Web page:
Van Allen knows lockout consequences

Van Allen knows lockout consequences

Shaun Van Allen took a skate down memory lane Wednesday.

Van Allen, the former Ottawa Senators checking centre and current assistant coach for the Carleton Ravens, was back practicing with current locked out NHLers and his own university players. With some of his university players home for the holidays or busy writing exams, a workout spot opened up for Van Allen, whose 14-year NHL career ended with the Senators in 2003-04.

All of the above puts Van Allen, 45, in a unique position to discuss the current lockout. Any hopes he had of extending his career ended when the last lockout wiped out the entire 2004-05 season and he feels for veteran players who are in a similar position to where he was.

“I would have probably liked to have tried to play, but I don’t know if it would have happened or not,” he says. “It’s your routine. Every September you go to training camp. It doesn’t matter how old you are. You’ve been doing it for 15 or 16 years, at that point. You’re training in the summer time. You’re getting ready for the season. That’s just how you think. And then when it stops, that’s the hard part. September is always a different feeling.”

Back in 2004, Van Allen remembers thinking that the lockout would probably be solved by the following January or February, similar to in 1994, when the NHL season was reduced to 48 games and he was in the early stages of his career, playing with the Anaheim Ducks.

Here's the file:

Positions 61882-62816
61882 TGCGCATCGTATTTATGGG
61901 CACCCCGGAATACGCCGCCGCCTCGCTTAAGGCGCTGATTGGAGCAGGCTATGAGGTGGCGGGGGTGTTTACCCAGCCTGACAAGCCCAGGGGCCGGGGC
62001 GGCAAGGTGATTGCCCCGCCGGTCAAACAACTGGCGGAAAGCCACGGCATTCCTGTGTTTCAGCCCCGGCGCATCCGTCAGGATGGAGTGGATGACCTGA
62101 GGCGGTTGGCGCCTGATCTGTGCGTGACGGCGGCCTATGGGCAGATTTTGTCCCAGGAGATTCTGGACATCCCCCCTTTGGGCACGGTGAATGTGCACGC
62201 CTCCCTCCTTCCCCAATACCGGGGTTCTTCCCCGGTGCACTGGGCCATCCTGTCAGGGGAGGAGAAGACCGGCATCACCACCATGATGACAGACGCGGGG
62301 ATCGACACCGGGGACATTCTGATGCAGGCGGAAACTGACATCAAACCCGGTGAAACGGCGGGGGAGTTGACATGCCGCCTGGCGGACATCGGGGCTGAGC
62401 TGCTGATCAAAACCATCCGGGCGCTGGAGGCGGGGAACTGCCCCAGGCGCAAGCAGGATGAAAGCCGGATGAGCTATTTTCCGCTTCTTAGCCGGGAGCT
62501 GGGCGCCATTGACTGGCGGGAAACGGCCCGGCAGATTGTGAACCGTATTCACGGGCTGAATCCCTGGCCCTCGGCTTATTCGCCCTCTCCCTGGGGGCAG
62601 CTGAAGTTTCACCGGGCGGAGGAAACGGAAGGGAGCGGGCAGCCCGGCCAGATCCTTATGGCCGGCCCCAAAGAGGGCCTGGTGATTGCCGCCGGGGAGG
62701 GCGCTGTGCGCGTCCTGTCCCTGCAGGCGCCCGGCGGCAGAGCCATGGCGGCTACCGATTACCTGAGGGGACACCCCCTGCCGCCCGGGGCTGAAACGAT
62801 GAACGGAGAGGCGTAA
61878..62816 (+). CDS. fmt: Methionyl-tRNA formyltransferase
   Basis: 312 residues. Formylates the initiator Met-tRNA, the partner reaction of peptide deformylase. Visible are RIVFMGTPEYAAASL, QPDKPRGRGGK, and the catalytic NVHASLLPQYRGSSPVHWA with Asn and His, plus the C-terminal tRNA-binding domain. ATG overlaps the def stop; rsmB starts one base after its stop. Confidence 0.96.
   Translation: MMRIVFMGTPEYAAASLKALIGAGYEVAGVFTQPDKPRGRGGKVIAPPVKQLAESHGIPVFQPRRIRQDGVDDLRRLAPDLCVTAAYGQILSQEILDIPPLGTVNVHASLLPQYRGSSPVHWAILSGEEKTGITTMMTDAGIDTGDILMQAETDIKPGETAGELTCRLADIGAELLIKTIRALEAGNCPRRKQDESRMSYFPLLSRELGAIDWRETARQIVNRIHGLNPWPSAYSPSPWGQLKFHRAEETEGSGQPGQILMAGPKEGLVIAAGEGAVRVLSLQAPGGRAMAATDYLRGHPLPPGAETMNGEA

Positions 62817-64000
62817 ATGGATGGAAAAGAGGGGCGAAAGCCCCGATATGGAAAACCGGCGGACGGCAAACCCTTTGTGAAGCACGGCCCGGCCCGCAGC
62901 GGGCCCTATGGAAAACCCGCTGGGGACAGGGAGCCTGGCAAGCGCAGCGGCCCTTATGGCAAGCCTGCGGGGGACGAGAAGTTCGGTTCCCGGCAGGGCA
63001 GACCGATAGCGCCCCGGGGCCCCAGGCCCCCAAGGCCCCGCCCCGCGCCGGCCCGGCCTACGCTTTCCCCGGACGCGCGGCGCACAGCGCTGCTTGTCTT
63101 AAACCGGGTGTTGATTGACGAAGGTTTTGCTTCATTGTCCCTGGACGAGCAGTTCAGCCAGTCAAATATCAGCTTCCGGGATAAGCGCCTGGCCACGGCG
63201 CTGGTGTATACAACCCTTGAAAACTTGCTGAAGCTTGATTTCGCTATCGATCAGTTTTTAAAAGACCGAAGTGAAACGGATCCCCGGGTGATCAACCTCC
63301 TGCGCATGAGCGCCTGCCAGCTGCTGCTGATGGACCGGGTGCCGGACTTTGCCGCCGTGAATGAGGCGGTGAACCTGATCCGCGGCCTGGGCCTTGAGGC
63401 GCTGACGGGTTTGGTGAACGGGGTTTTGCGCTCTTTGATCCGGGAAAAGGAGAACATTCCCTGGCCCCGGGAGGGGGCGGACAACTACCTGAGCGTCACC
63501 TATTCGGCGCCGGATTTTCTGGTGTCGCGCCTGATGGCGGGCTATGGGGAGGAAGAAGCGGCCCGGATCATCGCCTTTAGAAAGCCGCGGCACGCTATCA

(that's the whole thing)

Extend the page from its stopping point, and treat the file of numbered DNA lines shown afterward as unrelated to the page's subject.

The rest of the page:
Then the lockout went on and on, before the 2004-05 season was wiped out entirely.

“We were told ‘we weren’t taking a (salary) cap, we weren’t taking a cap’, but that has worked out pretty well for both sides, really, so you don’t know. I thought that once a cap was in place, everything would be easier to get settled.”

Clearly, that’s not the case. Negotiations are at a standstill. At this point, the players’ association is in the midst of a vote to determine whether they have a mandate to decertify as a union, a process which could open the league up to anti-trust lawsuits. The NHL, meanwhile, has gone to court to have the lockout declared legal. The legal wrangling could force the sides to get a deal done. Then again, there have been previous signs of optimism that never amounted to anything.

Now far removed from it all and comfortably settled into retirement – he’s also helping coach one daughter’s ringette squad and he has also assisted with his other daughter’s hockey team in the past – Van Allen has become like so many disgruntled fans. He’s not taking sides, but he is shaking his head, wondering why the lockout can’t get resolved.

“It’s $3.3 billion (in revenues),” he says. “That’s a good chunk of change. You would think a lot of people would be happy with $3.3 billion, but we’re not. That’s how businesses run, I guess.

“I want to see hockey being played again. I watch basketball and I still watch football. But there’s something missing. There’s a huge void in our sports right now and it would be nice to watch hockey again.”

Van Allen, who scored 84 goals and 185 assists and was an excellent penalty killer during his 794-game NHL career, believes there could be a silver lining to the mess if the sides agree to a shortened season.

“There’s going to be a lot more teams with a chance of getting into the playoffs,” he says. “At times, it would be more exciting (than an 82-game season). I think some of the weaker teams would jump at the chance to play a 48-game season, because maybe, if they got off to a decent start, they can somehow get into the playoffs.”

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